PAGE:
Tom Nardone, a 36-year veteran of the BLS, oversees the report’s preparation. The goal, Nardone said, is to make the report as accurate and “apolitical” as possible.
“We strive to be like Joe Friday, just presenting the facts,” he said.
A draft of the report is completed by early Wednesday before the Friday when it’s released. Several groups of staffers review it. That Wednesday is usually the earliest that the commissioner of the BLS gets involved.
On Thursday afternoon, the report is sent to the White House’s Council of Economic Advisors. Krueger provides a copy to the president.
Hilda Solis, Obama’s labor secretary, doesn’t see the report until around 8 a.m. Friday, a half-hour before its public release.
A week later, Labor releases the raw data on its website. Many academics use the data, which is stripped of all identifying information, for their own research.
The commissioner is the BLS’ only political appointee. And even he or she operates independently of the presidential administration. The Obama administration has selected a new commissioner: Erica Groshen, a vice president at the New York Federal Reserve. She has yet to be approved by the Senate.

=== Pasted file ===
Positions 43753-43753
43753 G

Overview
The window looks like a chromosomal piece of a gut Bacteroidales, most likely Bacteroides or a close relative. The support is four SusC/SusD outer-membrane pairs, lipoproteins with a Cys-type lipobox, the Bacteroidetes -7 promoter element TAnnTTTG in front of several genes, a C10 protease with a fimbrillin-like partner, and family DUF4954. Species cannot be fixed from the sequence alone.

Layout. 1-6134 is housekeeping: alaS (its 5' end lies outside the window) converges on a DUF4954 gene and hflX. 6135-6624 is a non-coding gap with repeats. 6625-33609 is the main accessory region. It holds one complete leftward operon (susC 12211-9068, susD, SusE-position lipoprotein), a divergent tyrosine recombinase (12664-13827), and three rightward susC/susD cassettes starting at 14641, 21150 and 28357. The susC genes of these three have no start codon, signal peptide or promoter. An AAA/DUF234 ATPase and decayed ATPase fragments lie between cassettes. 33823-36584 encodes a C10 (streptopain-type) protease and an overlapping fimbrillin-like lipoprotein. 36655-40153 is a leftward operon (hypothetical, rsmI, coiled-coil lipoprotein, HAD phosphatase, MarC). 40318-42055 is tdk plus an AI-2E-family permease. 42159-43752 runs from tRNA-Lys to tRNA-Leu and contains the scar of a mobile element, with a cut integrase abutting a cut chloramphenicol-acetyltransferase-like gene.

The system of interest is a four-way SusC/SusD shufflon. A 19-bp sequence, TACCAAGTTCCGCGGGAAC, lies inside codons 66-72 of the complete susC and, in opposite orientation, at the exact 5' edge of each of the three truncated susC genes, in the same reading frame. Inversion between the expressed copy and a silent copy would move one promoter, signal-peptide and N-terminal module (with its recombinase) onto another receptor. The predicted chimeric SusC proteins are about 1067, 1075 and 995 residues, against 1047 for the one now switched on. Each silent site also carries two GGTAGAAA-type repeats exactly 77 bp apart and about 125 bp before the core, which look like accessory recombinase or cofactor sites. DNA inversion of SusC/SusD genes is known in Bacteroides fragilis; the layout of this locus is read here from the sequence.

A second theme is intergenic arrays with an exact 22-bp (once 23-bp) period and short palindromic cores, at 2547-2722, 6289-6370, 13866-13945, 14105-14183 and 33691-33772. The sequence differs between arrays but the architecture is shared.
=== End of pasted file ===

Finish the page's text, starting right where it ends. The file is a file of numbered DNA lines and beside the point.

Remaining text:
On Friday, Romney refrained from discrediting the government data. But plenty of conservatives did that work for him.
Conn Carroll, an editorial writer at the Washington Examiner, tweeted: “I don’t think BLS cooked numbers. I think a bunch of Dems lied about getting jobs. That would have same effect.”
Rick Manning, communications director of Americans for Limited Government and a former public affairs chief of staff at the Labor Department, said “anyone who takes this unemployment report serious is either naive or a paid Obama campaign adviser.”
Rep. Paul Broun, a Georgia Republican, weighed in with a statement saying the report “raises questions for me, and frankly it should be raising eyebrows for people across the country.”